For a power of attorney to be granted to an individual, there are certain requirements that need to be met. They include:
- An individual is 18 and above.
- They should be of the sound of mind.
- The power of Attorney or POA should be in writing.
- As stated above the POA should be signed before a notary public and one witness.
- The POA should be documented as public record.
Our Glendale estate planning lawyers can help guide you through filling in the paperwork and make sure that you do not miss any steps during the process. We are here to help make sure that your wishes are met in your power of attorney.
Can A Power of Attorney Be Cancelled or Revoked?
It is uncommon to have an irrevocable power of attorney. Even so, the POA can be binding. This means that the principal’s ability to revoke the POA is usually limited. This can be done by including a special clause in the document.
If the principal is mentally competent the power of attorney can be revoked at any time. This will apply even if there is a different specified date in the POA document.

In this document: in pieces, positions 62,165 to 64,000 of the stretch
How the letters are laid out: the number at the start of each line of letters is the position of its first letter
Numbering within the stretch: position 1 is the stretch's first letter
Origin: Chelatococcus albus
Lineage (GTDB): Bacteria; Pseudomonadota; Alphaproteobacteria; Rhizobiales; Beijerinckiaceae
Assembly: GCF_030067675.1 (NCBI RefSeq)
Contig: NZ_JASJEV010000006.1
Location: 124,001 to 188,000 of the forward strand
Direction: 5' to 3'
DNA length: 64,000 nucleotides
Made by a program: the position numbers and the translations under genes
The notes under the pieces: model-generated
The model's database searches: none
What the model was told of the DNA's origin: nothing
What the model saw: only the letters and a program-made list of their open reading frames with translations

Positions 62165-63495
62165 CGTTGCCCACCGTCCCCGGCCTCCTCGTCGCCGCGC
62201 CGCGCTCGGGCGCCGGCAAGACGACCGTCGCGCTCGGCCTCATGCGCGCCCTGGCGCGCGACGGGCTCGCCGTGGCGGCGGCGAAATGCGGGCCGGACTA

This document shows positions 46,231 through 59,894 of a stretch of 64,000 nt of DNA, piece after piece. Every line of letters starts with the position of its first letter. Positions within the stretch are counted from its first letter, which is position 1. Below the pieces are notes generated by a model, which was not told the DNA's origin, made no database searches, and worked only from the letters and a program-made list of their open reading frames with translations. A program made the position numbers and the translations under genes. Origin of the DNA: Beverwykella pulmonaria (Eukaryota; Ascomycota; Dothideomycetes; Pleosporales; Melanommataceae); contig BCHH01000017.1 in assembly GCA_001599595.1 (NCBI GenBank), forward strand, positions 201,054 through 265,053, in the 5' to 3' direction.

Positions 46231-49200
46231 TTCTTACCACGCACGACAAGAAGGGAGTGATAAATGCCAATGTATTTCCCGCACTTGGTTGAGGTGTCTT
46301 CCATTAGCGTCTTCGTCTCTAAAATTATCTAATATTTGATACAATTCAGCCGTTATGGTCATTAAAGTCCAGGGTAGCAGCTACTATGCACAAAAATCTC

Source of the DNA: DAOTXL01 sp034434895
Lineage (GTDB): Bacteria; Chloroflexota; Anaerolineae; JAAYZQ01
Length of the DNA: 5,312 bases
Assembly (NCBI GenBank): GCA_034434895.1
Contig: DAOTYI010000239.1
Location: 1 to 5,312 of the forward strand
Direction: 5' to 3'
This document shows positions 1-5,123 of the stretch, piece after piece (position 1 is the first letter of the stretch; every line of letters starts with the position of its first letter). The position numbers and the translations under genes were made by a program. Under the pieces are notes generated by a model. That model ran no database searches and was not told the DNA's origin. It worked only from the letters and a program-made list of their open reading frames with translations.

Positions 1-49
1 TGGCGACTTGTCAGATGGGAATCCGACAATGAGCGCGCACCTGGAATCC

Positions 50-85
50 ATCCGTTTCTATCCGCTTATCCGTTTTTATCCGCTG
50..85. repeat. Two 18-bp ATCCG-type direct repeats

An ordinary power of attorney will end automatically if the principal is mentally incapacitated and is unable to make their own decisions.
It is possible for a power of attorney to remain in effect even if the principal is mentally incapacitated. It is important for you to choose an attorney that is capable and trustworthy. Also, if you are to cancel or revoke a POA and for it to be acknowledged by a financial institution you have to put it in writing.
You should make sure that you and yours are well taken care of. Get in touch with us at Monahan Law Firm, PLC, and let us tell you about the various types of powers and which would suit your situation. If you are ready to get started with the legal process call our office and let's chat.